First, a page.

Women’s Day is celebrated on March 8. The day highlights the specific disease which is excessively burdening the male counterpart and solely happening to them because of the way they are.
The official website of International Men’s Day, which is sponsored by the Australia-based Dads4Kids Fatherhood Foundation, lists ‘six pillars of men’s day is as follows:
- promoting positive male role models,
- focussing on men’s health,
- promoting gender equality and improving gender relations,
- celebrating positive contributions by men to society,
- highlighting discrimination against men, and
- creating a safe world.
This is always a point of discussion, and each gender has its own viewpoints about its existence. There is a question about why are males still the default subjects in medical research? On the other hand, there are the observations that men suffer comparatively more than their other counterparts in various aspects like, suicide, life expectancy, lung cancer, and heart disease. Current studies indicate that men have a suicide rate 3 times higher than women, 1 in 3 men have been the victims of domestic violence, men on average die 4-5 years before women, men are nearly twice as likely to suffer from lung cancer as women, men are nearly twice as likely to suffer from heart disease than women.
Both are equally right and need a discussion on the well-being of each gender and individual. For collective happiness, the cohesiveness of all genders is needed. Wangari Maathai, Kenyan social, environmental, and political activist and the first African woman to win the Nobel Peace Prize said
We can work together for a better world with men and women of goodwill.
The theme of International Men’s Day 2021
The day is observed to promote gender relationships and promote gender equality not only for men but for women too. In this light, the theme for International Men’s Day 2021 is “Better relations between men and women”.
History of International Men’s Day
In 1968, an American journalist named John P. Harris wrote an editorial highlighting a lack of balance in the Soviet system, which promoted an International Women’s Day for female workers but failed to deliver for a male counterpart. Harris stated that though he agreed there should be a day to celebrate women, the day served as a flaw within the communist system.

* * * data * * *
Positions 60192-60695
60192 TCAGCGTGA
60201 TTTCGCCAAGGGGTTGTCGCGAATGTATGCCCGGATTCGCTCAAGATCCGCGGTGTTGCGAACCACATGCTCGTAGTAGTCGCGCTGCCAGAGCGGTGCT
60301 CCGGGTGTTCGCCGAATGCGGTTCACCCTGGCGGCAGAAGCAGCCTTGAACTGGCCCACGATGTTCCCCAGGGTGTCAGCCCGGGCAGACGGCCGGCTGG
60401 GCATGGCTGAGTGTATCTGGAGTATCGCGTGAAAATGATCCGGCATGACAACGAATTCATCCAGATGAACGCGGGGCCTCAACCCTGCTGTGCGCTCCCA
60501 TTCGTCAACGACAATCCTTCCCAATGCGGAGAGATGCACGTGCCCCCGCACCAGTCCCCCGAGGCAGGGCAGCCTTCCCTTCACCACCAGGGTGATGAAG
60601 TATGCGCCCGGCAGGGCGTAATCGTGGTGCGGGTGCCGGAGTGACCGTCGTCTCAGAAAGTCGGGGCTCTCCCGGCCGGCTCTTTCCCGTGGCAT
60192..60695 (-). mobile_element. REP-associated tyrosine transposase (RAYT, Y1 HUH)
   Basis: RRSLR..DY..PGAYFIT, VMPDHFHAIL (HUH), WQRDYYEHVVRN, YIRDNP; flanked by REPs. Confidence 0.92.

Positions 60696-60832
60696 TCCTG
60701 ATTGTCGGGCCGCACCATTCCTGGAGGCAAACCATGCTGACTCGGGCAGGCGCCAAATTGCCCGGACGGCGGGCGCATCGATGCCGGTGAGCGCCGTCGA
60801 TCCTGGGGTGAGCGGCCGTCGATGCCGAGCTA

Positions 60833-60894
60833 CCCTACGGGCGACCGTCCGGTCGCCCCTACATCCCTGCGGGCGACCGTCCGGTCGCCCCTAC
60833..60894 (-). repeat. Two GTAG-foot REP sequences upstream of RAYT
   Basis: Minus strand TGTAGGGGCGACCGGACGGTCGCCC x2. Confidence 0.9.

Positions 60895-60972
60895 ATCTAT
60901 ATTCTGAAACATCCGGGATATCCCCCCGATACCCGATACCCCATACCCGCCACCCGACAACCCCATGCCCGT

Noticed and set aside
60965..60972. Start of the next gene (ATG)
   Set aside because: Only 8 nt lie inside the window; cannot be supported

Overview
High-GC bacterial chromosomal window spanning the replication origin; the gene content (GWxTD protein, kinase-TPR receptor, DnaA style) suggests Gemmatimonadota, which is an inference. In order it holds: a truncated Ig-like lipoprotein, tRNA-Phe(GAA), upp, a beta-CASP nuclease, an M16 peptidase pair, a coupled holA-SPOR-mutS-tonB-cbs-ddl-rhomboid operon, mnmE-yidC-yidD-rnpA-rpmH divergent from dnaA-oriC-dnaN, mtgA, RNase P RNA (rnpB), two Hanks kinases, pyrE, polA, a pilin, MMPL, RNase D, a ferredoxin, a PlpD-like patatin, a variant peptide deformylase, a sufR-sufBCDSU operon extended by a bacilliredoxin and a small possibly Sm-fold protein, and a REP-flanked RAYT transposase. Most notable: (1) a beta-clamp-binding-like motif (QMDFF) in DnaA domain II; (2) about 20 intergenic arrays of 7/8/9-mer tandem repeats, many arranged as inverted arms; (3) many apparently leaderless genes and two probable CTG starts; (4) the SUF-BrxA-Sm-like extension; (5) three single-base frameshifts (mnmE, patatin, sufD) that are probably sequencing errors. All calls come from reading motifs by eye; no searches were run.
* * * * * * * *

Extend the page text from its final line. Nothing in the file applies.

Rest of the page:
In the early 1990s, Thomas Oaster, the director of the Missouri Center for Men’s Studies, invited organizations in the U.S., Australia, and Malta to hold small International Men’s Day events during the month of February. Oaster successfully hosted these events for two years, but in 1995, the attempt was poorly attended. Discouraged, he ceased plans to continue the function. Australia followed suit, making Malta the sole country to continue the celebration. The longest-running celebration of International Men’s Day is in Malta, where events have occurred since 7 February 1994.
In 1999, Trinidad and Tobago, Jerome Teelucksingh from the University of the West Indies revived the day. He realized that even though there was a day for fathers, there was no day to celebrate men who didn’t have kids, or who were young boys and teenagers. Teelucksingh understood the importance of positive male role models, as his father had been an excellent example for him and chose to celebrate International Men’s Day on November 19 — the day of his father’s birthday as well as the day a local soccer team had united his country with their endeavours to qualify for the world cup.
Since Teelucksingh’s revival, International Men’s Day has served to promote positive aspects of male identity based on the premise that men respond more constructively to positive role models than to negative gender stereotyping. The day is not intended to compete with International Women’s Day, but to highlight the importance of men’s physical and mental health and positive masculinity.